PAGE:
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## Química Nova

*versión impresa* ISSN 0100-4042

### Quím. Nova vol.35 no.5 São Paulo 2012

#### http://dx.doi.org/10.1590/S0100-40422012000500026

**NOTA TÉCNICA**

**Certified reference material to water content determination in bioethanol fuel**

**Janaína M. Rodrigues ^{*}; Evelyn F. Guimarães; Marcus V. B. Sousa; Viviane F. Silva; Isabel C. S. Fraga; Vanderléa Souza; Valnei S. Cunha**

Divisão de Metrologia Química, Diretoria de Metrologia Científica e Industrial, Instituto Nacional de Metrologia, Qualidade e Tecnologia, Av. Nossa Sra. das Graças, 50, Prédio 6, 25250-020 Xerém - Duque de Caxias – RJ, Brasil

**ABSTRACT**

Bioethanol is a strategic biofuel in Brazil. Thus, a strong metrological basis for its measurements is required to ensure the quality and promote its exportation. Recently, Inmetro certified a reference material for water content in bioethanol. This paper presents the results of these studies. The characterization, homogeneity, short-term stability and long-term stability uncertainty contributions values were 0.00500, 0.0166, 0.0355 and 0.0391 mg g^{–1}, respectively. The certificated value for water content of bioethanol fuel was (3.65 ± 0.11) mg g^{–1}. This CRM is the first and up to now the unique in the world.

**Keywords:** bioethanol fuel; water content; certified reference material.

**INTRODUCTION**

Over the last decades, Brazil has developed a strong tradition in the use of bioethanol as fuel to supply its fleet of vehicles (AEHC) and as an oxygenated additive in gasoline (AEAC). In order to support the internal demand a number of distilleries were installed with sufficient capacity to satisfy the consumer market and to export part of the production. In the 2010/2011 harvest, Brazilian bioethanol production amounted to 7.428.260 m^{3} of anhydrous bioethanol fuel (AEAC) and 18.352.144 m^{3} of hydrated bioethanol fuel (AEHC), both produced from sugarcane. In 2010, 1524336 ton (≅1928026 m^{3}) of AEAC were exported.^{1} The exported AEAC is used in several other countries as oxygenated additive to gasoline as a substitute for the MTBE (methyl terc-butyl ether), which is carcinogenic and has therefore been banned in several countries, including in Brazil since 1991. The use of AEAC also reduces the environmental impact caused by burning gasoline, because bioethanol, besides being renewable, comes from plants (sugarcane, potatoes, grains, etc.) that can reabsorb the CO_{2} liberated in burns of the fuel.^{2,3}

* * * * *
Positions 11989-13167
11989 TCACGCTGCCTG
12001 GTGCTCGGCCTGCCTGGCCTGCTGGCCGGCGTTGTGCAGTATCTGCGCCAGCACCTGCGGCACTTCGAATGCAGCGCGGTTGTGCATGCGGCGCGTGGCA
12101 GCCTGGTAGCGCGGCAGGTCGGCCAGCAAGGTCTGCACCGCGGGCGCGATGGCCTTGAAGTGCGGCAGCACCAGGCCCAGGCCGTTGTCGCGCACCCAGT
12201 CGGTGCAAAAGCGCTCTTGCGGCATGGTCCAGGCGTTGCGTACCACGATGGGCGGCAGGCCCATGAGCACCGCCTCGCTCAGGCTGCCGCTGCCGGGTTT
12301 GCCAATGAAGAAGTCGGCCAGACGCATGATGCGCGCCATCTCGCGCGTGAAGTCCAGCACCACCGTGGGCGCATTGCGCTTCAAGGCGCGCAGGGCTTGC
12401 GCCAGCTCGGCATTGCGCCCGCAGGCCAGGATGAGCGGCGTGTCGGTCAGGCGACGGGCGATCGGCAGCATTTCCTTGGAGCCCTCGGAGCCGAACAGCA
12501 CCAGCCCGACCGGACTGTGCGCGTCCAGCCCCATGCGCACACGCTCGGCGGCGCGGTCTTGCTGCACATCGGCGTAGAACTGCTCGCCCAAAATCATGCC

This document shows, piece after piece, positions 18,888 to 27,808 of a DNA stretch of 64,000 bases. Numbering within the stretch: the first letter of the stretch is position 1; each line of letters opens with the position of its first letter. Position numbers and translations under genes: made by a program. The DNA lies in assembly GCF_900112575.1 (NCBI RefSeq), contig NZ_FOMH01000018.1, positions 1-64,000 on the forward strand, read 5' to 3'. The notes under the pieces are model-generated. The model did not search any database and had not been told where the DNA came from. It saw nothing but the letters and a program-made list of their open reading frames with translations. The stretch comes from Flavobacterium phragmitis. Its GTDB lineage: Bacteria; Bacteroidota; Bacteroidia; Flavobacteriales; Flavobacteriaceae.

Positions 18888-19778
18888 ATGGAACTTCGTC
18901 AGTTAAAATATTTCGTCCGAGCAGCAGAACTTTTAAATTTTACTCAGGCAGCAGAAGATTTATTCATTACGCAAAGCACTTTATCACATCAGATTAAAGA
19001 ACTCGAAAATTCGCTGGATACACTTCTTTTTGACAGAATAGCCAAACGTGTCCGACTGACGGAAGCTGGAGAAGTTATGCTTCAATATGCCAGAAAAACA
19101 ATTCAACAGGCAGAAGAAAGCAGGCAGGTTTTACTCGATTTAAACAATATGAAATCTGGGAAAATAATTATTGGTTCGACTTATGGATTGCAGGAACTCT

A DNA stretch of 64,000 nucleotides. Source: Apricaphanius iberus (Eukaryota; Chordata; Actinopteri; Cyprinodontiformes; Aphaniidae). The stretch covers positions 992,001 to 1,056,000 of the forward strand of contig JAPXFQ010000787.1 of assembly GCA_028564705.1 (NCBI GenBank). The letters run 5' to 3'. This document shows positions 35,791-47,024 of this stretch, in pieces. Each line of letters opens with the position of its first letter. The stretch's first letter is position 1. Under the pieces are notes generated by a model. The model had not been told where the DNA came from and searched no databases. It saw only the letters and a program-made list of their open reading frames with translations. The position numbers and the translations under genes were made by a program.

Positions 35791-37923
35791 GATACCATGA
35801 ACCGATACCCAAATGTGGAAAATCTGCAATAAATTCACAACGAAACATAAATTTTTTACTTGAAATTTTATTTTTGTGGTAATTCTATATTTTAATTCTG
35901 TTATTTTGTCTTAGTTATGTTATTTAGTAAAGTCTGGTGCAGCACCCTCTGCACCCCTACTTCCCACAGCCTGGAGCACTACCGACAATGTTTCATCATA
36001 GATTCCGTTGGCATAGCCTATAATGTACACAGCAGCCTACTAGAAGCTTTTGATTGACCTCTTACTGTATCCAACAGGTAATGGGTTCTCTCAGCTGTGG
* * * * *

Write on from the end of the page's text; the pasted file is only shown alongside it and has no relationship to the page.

However, one of the biggest problems associated with AEAC is its high hygroscopic potential. Mixtures involving AEAC and gasoline are somewhat less hygroscopic, with a tendency to absorb water which is dependent on the ethanol content (the lower the ethanol content the lower the tendency to absorb water), on the temperature of the mixture, and on the content of aromatic substances in the gasoline. In adverse circumstances, such as very low temperatures combined with low ethanol content, a separation of the gasoline and water into two phases can occur either in the stockpiling tanks or in vehicles fuel tanks; this could cause serious operational problems in the parts involved.^{4} This situation has been generating much interest on the part of international community. In 2007, Brazil, the United States and the European Union established a task force with the objective to harmonize international specifications for the comparison and acceptance of biofuels. As the result of this task force a document was elaborated entitled "*White Paper on Internationally Compatible Biofuel Standards*",^{4} in which the parameter water content presented a significant difference among the three sets of standards established for the international trade of anhydrous ethanol. At the time of writing, the European Union only adds a volume fraction of about 5% of anhydrous bioethanol to gasoline and has established a maximum limit of 0.24% for the volume fraction of water in the anhydrous bioethanol. The United States and Brazil add volume fractions of, about 5.7-10 and 20-25%, respectively, of anhydrous bioethanol to the gasoline, and are therefore less susceptible to small modifications in the water content of the bioethanol. The United States allows a maximum volume fraction of 1.0% of water in the anhydrous bioethanol. In Brazil, no maximum limit has been set in the legislation for the water content in AEAC, but the possibility of adopting a maximum limit of 0.5% has been studied.^{4}